Eugenia Smagina

Translator: Eugenia Smagina

Vostochnaya literatura

Moskva, 1998, 512 pages

ISBN: 5-02-017988-4

The theme of the present monograph is the translation and study of one of the longest and most important texts suviving from Coptic Manichaica – the treatise Kephalaia (Chapters or Principles). This treatise, composed probably in 4th or 5th century AD and conserved in the Coptic version (Sub-Achmimic or Lycopolitan dialect), contains the exegesis of main theses of the Manichaean doctrine. This teaching, born in the middle of the 3rd century in Mesopotamia, units some elements of the Gnosticism, early Christianity, heterodox Judaism, Sassanian Zoroastrism, some Hellenistic doctrines and Mesopotamian beliefs in an original and noncontradictory religious system.
The preface is devoted to the history of Manichaeism and its founder Mani, to the problems of provenience, original language and composition of the treatise Kephalaia.
Tha Russian translation of the edited part of the treatise (p. 3-291) is followed by the commentary to the text, the glossary with a detailed analysis of the main terms and topics, index and bibliography.
The literary form of the treatise is a dialogue between Mani and his pupils. The author concludes that tht treatise is divided into three principal sections, according to the contains of the teaching; this principle is formulated in one of the first chapters. The first part includes the exegesis on the Manichaean “theogony” and hierarchy of deities, the second part describes the cosmogony and cosmology, the third one presents interpretations of different anthropological and ethical problems. The beginning of the book (chapters 1-6) is built also on the arithmological basis: their titles contain numbers from 1 to 5.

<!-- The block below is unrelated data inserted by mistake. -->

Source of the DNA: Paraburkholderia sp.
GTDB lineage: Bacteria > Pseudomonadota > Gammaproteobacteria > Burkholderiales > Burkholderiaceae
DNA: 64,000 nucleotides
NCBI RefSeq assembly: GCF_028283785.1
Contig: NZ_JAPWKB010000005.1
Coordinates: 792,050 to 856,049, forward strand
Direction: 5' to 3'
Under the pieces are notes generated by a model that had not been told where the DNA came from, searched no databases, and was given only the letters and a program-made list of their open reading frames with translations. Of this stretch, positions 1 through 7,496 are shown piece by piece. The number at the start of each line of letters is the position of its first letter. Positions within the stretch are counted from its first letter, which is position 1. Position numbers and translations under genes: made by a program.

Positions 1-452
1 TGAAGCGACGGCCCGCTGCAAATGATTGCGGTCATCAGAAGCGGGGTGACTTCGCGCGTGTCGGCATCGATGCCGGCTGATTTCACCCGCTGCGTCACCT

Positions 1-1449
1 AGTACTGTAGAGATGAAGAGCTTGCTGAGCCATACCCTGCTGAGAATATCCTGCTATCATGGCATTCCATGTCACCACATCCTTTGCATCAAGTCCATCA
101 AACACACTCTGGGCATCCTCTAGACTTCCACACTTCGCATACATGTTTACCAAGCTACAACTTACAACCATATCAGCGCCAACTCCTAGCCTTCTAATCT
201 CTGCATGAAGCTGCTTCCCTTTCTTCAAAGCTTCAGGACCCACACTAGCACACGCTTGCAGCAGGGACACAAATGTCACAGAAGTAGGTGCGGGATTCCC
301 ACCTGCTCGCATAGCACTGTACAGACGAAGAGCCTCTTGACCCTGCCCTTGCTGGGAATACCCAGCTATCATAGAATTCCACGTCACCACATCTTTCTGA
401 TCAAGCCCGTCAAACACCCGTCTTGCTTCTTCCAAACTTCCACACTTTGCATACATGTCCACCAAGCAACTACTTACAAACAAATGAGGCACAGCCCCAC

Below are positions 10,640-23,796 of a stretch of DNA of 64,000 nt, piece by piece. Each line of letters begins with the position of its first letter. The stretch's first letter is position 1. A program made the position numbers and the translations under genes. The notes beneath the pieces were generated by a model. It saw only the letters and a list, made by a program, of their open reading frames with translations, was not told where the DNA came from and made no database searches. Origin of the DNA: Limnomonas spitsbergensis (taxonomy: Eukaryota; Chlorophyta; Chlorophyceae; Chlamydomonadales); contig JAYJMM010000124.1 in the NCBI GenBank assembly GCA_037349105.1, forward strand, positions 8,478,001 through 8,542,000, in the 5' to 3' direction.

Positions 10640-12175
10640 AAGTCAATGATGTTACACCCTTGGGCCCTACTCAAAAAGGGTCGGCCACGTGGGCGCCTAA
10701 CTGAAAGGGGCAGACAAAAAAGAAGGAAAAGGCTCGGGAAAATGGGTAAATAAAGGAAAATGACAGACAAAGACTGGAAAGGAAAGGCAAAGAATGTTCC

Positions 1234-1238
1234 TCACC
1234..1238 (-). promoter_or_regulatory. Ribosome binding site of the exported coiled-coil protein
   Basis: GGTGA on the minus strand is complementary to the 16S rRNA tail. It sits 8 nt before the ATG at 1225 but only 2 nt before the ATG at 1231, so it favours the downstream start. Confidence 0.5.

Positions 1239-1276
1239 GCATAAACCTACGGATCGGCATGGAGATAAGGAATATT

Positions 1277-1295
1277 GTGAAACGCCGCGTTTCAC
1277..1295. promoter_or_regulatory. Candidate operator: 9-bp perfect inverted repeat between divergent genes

The book is divided into chapters, based on two compositional principles, attested in the canonical and apocryphal Biblical literature – the catechesis and the number-parable. The author shows that there are some peculiarities in two kinds of chapters.
As for the provenience and original language of the treatise, there are no serious arguments that the book is composed in Egypt; it could be written in the East. Kephalaia is rather a literary genre than simply a title of the book; there are evidently several compositions of this kind in the Manichaean literature. Some Semitisms in the syntax and vocabulary permit to say that theoriginal text (or its principal sources) was evidently Aramaic. But the forms of the proper and geographical names show the existence of an intermediary Greek translation of the treatise.
Thoug the evidently Iranian character of many personages and myths, the primary origin of the Manichaeism is probably to be searched in a Gnostic doctrine, confessed by the Judaeo-Christian sect of Elchasaites of “baptists”, where Mani was educated in the early period of his life. The teaching of Mani is an attempt to reconcile the early Gnostic Christianity with the Zoroastrism and to create on this base a new universal religion.